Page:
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Kyle Shanahan assesses why 49ers have struggled in red zone

© Kelley L Cox-USA TODAY Sports

There is no shortage of talent on the 49ers offense.

Despite adding Christian McCaffrey and returning Elijah Mitchell to the ranks which already included Deebo Samuel, Brandon Aiyuk and George Kittle, though, the San Francisco offense struggled to score on Sunday against the Chargers, mustering just 22 points.

That 22-point mark is the team’s exact season average, which ranks 17th in the league.

It hasn’t been an issue with moving the ball. SF put up 387 yards of offense against LA, and their 360 yards per game ranks ninth in the league.

The issue is in the red zone. The 49ers were fourth-best in the red zone last season, scoring touchdowns on 64.41 percent of their opportunities last season. That number has shrunk to 54.84 percent this season, which ranks 17th.

That roughly 10 percent decrease is the clearest factor holding the offense back.

Kyle Shanahan acknowledged the issue on his Monday conference call with reporters.

“I think we need to be better inside the 10,” Shanahan said. “When you end up scoring only two times and you’re inside the ten five times, it’s tough to get more than 30 points.” 

So what’s the problem? Shanahan assessed Sunday night’s performance specifically. 

“One, we had a dropped touchdown,” Shanahan said. “Another, we had second-and-goal from the eight I thought we should have scored on a run. One, we threw a bubble and I think we shouldn’t have, which got us in the third-and-goal from the eight, that was the one that we dropped.

And at the very end of the game, I wanted to make sure they used that timeout. Probably would’ve a better chance of scoring if we threw it from the two there on third-and-goal from the two. I didn’t think that was worth the risk. I wanted to make sure regardless of what happened that they had no timeout, so that was the decision there, but I would say those three things.”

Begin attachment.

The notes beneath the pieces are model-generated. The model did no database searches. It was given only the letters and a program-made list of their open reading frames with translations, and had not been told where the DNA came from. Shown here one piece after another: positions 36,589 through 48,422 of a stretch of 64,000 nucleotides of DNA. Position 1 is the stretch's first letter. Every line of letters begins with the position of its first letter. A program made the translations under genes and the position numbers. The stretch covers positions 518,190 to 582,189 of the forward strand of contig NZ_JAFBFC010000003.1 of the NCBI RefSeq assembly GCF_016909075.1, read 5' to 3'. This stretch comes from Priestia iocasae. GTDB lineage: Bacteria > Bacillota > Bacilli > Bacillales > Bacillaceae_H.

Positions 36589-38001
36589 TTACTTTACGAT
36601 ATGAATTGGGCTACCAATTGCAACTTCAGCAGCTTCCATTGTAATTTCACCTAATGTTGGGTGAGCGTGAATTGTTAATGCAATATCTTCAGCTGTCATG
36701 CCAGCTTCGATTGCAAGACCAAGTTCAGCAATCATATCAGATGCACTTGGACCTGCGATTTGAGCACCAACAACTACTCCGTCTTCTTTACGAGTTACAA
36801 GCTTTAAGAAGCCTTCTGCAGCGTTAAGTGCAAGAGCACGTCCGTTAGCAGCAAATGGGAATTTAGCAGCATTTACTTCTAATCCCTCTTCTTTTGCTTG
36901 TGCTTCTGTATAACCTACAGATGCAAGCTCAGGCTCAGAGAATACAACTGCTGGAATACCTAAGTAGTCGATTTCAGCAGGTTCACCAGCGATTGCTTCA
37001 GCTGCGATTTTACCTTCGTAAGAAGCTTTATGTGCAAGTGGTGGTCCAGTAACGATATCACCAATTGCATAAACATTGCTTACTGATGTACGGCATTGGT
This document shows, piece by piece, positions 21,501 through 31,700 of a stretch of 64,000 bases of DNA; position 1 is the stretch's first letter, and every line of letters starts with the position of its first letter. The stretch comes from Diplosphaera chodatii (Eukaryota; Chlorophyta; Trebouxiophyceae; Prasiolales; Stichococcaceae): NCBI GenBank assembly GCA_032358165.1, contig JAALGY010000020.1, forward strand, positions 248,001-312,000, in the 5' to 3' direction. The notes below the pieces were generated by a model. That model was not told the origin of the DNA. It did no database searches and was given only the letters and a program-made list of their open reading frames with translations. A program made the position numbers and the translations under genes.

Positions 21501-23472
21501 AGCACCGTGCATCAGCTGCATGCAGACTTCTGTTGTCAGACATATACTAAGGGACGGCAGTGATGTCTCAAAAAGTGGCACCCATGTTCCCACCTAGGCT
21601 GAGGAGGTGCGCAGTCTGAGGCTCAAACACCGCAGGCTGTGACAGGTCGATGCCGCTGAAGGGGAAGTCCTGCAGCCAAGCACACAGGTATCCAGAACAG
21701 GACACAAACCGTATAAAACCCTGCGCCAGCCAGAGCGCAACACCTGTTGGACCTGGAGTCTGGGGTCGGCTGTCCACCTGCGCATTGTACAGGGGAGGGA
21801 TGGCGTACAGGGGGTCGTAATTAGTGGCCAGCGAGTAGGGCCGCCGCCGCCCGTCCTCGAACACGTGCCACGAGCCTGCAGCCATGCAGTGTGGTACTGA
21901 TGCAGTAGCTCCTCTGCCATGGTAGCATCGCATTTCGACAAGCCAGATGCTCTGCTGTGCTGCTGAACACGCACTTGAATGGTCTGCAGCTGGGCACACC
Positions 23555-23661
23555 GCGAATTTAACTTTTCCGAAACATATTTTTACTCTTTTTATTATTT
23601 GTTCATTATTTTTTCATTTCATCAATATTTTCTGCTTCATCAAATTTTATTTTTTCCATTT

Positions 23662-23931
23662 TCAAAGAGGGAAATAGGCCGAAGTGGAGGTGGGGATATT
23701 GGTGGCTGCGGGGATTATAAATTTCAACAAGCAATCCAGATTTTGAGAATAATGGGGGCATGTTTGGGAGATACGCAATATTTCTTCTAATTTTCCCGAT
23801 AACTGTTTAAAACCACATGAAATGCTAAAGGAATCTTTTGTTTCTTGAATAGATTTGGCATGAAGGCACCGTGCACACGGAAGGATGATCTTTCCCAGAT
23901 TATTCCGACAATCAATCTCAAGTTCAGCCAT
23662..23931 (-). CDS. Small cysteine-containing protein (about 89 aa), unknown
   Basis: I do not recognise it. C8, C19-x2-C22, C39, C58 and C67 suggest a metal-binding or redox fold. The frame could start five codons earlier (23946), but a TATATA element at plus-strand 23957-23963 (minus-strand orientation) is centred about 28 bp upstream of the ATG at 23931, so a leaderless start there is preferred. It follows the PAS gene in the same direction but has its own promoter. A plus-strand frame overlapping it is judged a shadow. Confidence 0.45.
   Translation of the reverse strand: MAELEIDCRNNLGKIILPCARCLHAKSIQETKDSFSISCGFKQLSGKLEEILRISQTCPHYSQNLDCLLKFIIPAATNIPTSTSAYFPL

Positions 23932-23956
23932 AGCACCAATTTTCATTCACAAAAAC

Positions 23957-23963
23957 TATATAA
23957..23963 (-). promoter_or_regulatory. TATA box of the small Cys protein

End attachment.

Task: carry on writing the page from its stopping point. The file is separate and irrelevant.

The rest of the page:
He pushed back on the idea that the offense isn’t clicking, saying the struggles are more specific to their red zone efficiency.

“When you ask what’s going on with an offense, why we’re not clicking, that was the answer. I think it comes to points,” Shanahan said. I think when you’re over whatever we were on third down, which is 50% or something, I think that leads the league by a ton. I think we ran for 150 yards, I think we threw for 250. I’d love to have that turnover back that we had.”

He didn’t have an exact answer on the overarching problem with their red zone struggles, indicating each game is distinct.

“But I do think there were a lot of things clicking, but you’re not going to get points if you move it and can’t score inside the 10,” Shanahan said. “You’re not going to get enough points, that’s for sure, but if you want to go to a different game, I can answer those too, but usually, it’s hard to just put it in a sentence because it does come down to football plays. It comes down to how you execute them, how you do things, how you play, it’s everything.”

Monday Night’s matchup against the Cardinals in Mexico City looms with substantial NFC West ramifications. A win would ensure the 49ers at least split the season series and end, at worst, with a 4-2 divisional record.

A win would make it exceptionally difficult for Cardinals (currently at 4-6) to find their way into the playoff picture, and would keep the 49ers at worst a half-game back of the Seattle Seahawks, who play the 2-7 Las Vegas Raiders this weekend.

If SF improves its efficiency in the red zone and continues to move the ball like it has been — with a Mexico City crowd expected to be overwhelmingly in support of the 49ers — it would be exceedingly difficult for the Cardinals to beat them.


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